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Eastern California

From Wikipedia, the free encyclopedia

Eastern California
Downtown San Bernardino, anchor of the largest metro area in East California and 12th in the United States.
Downtown San Bernardino, anchor of the largest metro area in East California and 12th in the United States.
Counties on California's Eastern Border
Counties on California's Eastern Border
CountryUnited States
Time zonePacific Standard Time
 • Summer (DST)Pacific Daylight Time
Area code(s)530, 442/760, 909, 951

Eastern California is a region defined as either the strip to the east of the crest of the Sierra Nevada or as the easternmost counties of California.


According to the 2010 census, the population of the eastern border counties of California was 5,129,384. However, 4,224,851 (82.4%) lived in San Bernardino and Riverside counties, which are very large and whose populations are concentrated near Los Angeles and Orange counties to the southwest.

Culture and history

Eastern California's history differs significantly from that of the coastal regions and the Central Valley. Northeastern California is very sparsely populated (except for the area around Lake Tahoe): the three least-populated counties of California lie in the northeast.[1] The area tends to be politically conservative, much like the rest of the rural Western United States. However, the counties of San Bernardino and Riverside form the 13th-largest metropolitan area of the United States,[2][3] and El Dorado and Placer Counties are part of the Greater Sacramento area[2] and are culturally influenced by their respective metropolitan areas. Imperial County in the Southeast, though rural and agrarian, is heavily Democratic and has ties with the Mexicali Valley to the south.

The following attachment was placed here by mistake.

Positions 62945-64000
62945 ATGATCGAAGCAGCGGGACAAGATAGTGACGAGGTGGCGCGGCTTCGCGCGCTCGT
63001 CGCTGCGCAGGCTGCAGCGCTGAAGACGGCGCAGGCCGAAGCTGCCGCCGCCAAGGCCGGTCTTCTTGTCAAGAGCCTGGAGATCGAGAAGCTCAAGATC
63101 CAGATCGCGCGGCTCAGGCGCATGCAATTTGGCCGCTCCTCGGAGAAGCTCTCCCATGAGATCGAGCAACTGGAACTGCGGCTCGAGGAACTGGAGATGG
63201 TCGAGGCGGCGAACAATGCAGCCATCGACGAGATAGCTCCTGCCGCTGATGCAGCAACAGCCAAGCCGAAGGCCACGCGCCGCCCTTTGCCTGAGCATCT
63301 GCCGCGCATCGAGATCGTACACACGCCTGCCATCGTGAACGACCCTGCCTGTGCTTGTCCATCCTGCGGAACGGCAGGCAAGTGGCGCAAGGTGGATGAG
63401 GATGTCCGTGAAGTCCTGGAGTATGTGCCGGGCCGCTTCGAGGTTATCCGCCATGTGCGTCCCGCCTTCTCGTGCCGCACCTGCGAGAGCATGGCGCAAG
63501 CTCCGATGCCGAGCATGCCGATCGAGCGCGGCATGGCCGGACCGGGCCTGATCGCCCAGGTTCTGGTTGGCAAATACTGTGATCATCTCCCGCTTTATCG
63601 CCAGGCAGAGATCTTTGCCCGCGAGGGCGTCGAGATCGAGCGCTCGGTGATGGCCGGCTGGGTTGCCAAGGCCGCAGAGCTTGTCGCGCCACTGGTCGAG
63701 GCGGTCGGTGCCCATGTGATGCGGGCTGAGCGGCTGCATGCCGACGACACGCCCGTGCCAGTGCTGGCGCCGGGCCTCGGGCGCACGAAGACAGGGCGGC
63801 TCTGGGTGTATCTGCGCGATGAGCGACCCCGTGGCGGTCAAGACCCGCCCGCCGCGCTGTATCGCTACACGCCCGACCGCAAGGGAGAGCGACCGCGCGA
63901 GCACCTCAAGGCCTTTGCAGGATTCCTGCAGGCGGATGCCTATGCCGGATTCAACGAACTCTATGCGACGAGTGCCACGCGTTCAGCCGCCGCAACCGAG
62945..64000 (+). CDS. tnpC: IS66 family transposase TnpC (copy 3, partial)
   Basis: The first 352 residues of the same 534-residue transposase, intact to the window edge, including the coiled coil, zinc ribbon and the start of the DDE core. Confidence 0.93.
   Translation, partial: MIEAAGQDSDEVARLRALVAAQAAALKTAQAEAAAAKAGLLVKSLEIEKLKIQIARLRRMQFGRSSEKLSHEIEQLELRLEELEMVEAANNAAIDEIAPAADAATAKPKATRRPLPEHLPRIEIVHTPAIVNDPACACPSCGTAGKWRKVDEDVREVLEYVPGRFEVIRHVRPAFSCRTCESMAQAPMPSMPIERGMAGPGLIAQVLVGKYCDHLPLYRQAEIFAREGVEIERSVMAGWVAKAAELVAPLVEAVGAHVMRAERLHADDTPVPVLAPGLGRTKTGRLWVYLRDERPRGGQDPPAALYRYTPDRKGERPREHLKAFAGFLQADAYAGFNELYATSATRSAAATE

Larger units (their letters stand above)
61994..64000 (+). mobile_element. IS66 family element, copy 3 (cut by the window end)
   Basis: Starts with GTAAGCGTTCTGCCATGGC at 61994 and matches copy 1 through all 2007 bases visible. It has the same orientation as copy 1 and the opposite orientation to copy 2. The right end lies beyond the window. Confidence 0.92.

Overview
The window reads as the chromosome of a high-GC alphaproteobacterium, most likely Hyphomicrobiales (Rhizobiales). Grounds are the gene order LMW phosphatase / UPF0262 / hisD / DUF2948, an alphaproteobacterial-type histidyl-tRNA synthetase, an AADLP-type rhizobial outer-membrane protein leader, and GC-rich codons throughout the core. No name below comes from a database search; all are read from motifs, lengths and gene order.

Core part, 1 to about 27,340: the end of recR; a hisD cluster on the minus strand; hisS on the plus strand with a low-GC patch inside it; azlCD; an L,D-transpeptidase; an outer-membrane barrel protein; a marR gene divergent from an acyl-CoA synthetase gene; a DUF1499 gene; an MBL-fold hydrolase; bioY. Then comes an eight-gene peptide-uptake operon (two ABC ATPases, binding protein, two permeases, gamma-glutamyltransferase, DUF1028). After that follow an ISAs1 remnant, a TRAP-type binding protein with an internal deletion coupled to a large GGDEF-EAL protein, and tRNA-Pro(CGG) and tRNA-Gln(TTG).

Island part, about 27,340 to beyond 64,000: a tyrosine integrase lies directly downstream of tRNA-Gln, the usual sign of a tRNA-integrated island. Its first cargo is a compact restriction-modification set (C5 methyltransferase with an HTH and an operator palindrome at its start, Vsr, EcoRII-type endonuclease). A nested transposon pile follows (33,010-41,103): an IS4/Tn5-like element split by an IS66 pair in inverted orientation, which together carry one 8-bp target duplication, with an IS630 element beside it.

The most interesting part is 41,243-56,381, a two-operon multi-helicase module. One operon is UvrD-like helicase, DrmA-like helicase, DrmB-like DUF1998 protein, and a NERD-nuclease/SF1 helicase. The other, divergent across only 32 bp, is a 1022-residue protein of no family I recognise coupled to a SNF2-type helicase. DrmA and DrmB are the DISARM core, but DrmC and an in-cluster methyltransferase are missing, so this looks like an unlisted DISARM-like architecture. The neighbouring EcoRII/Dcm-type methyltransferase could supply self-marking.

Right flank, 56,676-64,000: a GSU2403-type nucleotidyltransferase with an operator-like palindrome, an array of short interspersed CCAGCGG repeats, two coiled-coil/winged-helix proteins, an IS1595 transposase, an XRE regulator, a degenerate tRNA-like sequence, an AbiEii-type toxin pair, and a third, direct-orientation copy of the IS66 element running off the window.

Northeastern California has had strong ties to Nevada, with the exact boundary between the two states having once been a matter of dispute.[4] Residents of an area near Susanville, California tried to break away from the state in 1856, first by declaring themselves part of the Nataqua Territory[5] and then through annexation to Nevada. The two states further squabbled over ownership of Susanville in 1863. The town of Aurora, Nevada, was temporarily the county seat of both Mono County, California, and Esmeralda County, Nevada. Finally, the line between the two states was settled by a survey in 1892.[6]


The easternmost counties of California are (from north to south):

Cities within this region include San Bernardino, Riverside, Ontario, Rancho Cucamonga, Roseville, Victorville, Temecula, Palm Springs, Lincoln, El Centro, Barstow, South Lake Tahoe, Susanville, Truckee, Grass Valley, Placerville, and Alturas.

Cities larger than 50,000 population

The following incorporated places have a population of 50,000 or greater, according to the most recent population estimates:[7]

Placer County

  • Roseville: 139,117
  • Rocklin: 67,221

San Bernardino County

  • Apple Valley: 73,508
  • Chino: 91,583
  • Chino Hills: 83,447
  • Colton: 54,741
  • Fontana: 213,739
  • Hesperia: 95,274
  • Highland: 55,406
  • Ontario: 181,107
  • Rancho Cucamonga: 177,751
  • Redlands: 71,586
  • Rialto: 103,440
  • San Bernardino: 215,941
  • Upland: 77,000
  • Victorville: 122,312
  • Yucaipa: 53,682

Riverside County

  • Cathedral City: 54,902
  • Corona: 168,819
  • Eastvale: 64,822
  • Hemet: 85,275
  • Indio: 91,240
  • Jurupa Valley: 108,393
  • Lake Elsinore: 68,183
  • Menifee: 92,595
  • Moreno Valley: 209,050
  • Murrieta: 114,985
  • Palm Desert: 53,185
  • Perris: 79,133
  • Riverside: 330,063
  • Temecula: 114,742


Sand dunes in Death Valley
Sand dunes in Death Valley

Because Eastern California is generally in the rain shadow of the Sierra Nevada or the Transverse Ranges, the climate is extremely dry and can be considered a desert. Indeed, the hottest and lowest area in North America lies in Death Valley, in the heart of Eastern California.

Geologically, Eastern California is mostly part of the Basin and Range Province, marked by crustal extension, with horsts and grabens. Volcanism is also evident in this region.